PCI DSS compliance requirements
PCI DSS (Payment Card Industry Data Security Standard) describes the different levels of compliance that businesses are required to meet for handling card payments. This depends on various factors, including the number of transactions the business (or merchant) handles, the method in which credit card data is inputted, the extent of card data storage, and the design of the business’s IT network.
Your business’s responsibilities here are extensive, both in reaching the necessary standards, and then maintaining them.
The PCI challenge is highlighted by industry data – in one recent survey only 55.4% of surveyed businesses passed PCI compliance (Source: Verizon “The State of PCI DSS Compliance”).
The considerable infrastructure and operational requirements that must be met for PCI compliance could explain this worryingly low figure. In addition, defining exactly which of the many different levels of self-certification applies to your business can be overwhelming. This results in many businesses, consciously or unconsciously, not complying.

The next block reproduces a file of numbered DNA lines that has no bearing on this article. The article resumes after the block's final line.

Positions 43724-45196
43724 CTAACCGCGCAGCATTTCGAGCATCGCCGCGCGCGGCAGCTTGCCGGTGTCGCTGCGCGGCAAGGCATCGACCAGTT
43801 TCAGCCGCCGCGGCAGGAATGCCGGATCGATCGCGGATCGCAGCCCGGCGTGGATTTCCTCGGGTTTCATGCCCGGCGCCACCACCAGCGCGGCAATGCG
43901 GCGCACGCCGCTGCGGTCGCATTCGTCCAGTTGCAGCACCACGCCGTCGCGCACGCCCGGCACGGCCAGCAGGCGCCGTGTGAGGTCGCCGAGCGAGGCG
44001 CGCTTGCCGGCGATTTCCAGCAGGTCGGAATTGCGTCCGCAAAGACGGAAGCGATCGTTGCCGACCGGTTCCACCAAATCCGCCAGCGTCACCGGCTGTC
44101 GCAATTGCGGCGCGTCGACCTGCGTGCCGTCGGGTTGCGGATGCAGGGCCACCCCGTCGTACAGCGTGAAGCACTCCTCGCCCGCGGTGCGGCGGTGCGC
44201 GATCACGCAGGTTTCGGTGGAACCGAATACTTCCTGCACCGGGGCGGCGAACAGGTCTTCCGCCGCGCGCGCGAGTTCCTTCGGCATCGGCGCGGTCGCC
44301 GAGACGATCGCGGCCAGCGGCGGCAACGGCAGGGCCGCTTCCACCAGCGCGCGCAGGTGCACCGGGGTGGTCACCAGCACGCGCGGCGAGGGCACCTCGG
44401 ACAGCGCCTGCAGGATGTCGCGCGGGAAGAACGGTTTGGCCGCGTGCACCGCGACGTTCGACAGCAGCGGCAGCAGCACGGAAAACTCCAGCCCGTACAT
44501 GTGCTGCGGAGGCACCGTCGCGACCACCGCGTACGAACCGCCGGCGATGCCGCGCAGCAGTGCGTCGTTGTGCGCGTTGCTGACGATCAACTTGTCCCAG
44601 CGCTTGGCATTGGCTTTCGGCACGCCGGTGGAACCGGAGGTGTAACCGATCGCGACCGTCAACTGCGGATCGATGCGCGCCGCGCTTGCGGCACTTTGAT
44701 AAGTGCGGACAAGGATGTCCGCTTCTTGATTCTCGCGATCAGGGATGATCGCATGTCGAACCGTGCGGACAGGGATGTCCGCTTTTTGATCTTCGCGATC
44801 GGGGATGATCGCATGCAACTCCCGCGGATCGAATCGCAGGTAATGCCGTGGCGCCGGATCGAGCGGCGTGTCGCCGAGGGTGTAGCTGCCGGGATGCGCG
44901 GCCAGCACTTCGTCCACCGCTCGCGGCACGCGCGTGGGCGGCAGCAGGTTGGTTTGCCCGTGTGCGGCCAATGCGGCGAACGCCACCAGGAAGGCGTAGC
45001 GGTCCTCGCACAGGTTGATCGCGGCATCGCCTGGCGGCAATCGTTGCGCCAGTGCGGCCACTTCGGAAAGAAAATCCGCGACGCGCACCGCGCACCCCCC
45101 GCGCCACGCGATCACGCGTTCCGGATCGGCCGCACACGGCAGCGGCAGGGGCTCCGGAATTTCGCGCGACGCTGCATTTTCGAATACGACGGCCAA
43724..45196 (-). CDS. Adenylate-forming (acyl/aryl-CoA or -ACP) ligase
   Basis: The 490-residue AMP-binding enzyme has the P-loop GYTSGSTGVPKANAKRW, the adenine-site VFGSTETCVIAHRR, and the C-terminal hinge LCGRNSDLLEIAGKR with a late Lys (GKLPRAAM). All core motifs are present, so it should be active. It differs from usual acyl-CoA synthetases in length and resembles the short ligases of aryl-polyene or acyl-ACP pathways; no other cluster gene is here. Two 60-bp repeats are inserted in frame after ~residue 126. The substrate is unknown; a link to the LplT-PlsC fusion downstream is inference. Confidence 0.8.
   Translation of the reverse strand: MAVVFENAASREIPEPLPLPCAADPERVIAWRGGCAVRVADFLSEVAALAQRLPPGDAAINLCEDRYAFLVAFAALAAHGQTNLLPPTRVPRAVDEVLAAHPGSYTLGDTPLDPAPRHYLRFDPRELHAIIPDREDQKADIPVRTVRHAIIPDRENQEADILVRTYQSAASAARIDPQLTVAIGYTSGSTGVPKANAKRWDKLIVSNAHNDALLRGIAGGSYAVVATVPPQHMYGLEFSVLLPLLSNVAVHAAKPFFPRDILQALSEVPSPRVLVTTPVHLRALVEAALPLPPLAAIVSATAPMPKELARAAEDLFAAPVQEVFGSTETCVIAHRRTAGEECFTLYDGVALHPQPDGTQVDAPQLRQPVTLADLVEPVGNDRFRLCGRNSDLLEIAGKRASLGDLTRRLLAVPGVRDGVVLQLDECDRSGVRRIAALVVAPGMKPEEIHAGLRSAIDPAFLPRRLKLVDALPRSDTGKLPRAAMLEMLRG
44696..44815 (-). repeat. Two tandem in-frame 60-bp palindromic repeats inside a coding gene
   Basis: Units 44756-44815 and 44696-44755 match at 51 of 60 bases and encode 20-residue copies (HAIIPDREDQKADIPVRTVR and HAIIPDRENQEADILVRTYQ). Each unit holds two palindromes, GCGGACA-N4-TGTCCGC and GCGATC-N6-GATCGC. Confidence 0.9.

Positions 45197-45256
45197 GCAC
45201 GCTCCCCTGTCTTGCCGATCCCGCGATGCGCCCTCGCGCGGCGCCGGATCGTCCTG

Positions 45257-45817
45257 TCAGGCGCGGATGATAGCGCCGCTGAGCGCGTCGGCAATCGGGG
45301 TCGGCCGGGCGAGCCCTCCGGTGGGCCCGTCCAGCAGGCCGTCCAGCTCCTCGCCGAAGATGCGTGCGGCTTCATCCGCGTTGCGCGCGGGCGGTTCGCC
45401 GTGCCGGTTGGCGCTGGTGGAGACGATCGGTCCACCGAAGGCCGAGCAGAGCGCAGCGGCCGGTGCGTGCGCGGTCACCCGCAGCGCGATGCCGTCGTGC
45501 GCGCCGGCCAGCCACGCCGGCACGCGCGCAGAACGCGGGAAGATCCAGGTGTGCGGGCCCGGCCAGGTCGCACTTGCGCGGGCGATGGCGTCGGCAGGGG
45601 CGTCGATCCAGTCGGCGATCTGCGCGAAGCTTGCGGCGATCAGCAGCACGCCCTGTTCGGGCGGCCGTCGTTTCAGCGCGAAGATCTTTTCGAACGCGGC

PCI non compliance risks major fines, and more significantly businesses are responsible for covering any resulting costs of fraud. As recent examples in the press illustrate, data breaches can be ruinously expensive, especially considering recent GDPR data regulations which apply hefty fines for security “lapses”.
Securing your network
To protect against this, IT networking including segmentation and firewall protection must be in place to prevent hackers accessing card information on your data network. 2FA (factor authentication) and physical access security and processes must also be installed. Regular penetration tests and vulnerability scans are the norm.
Faced with all these requirements for data and IT security, many businesses resort to expensive outside help to interpret PCI regulations, and implement the necessary solutions.
And when all this is in place, staff will still require constant training. And network security will still need to be regularly tested.
All in all, it’s a substantial cost and risk for any business just to get paid by a “not present” customer!
There must be a simpler way…
Pushing security to the mobile phone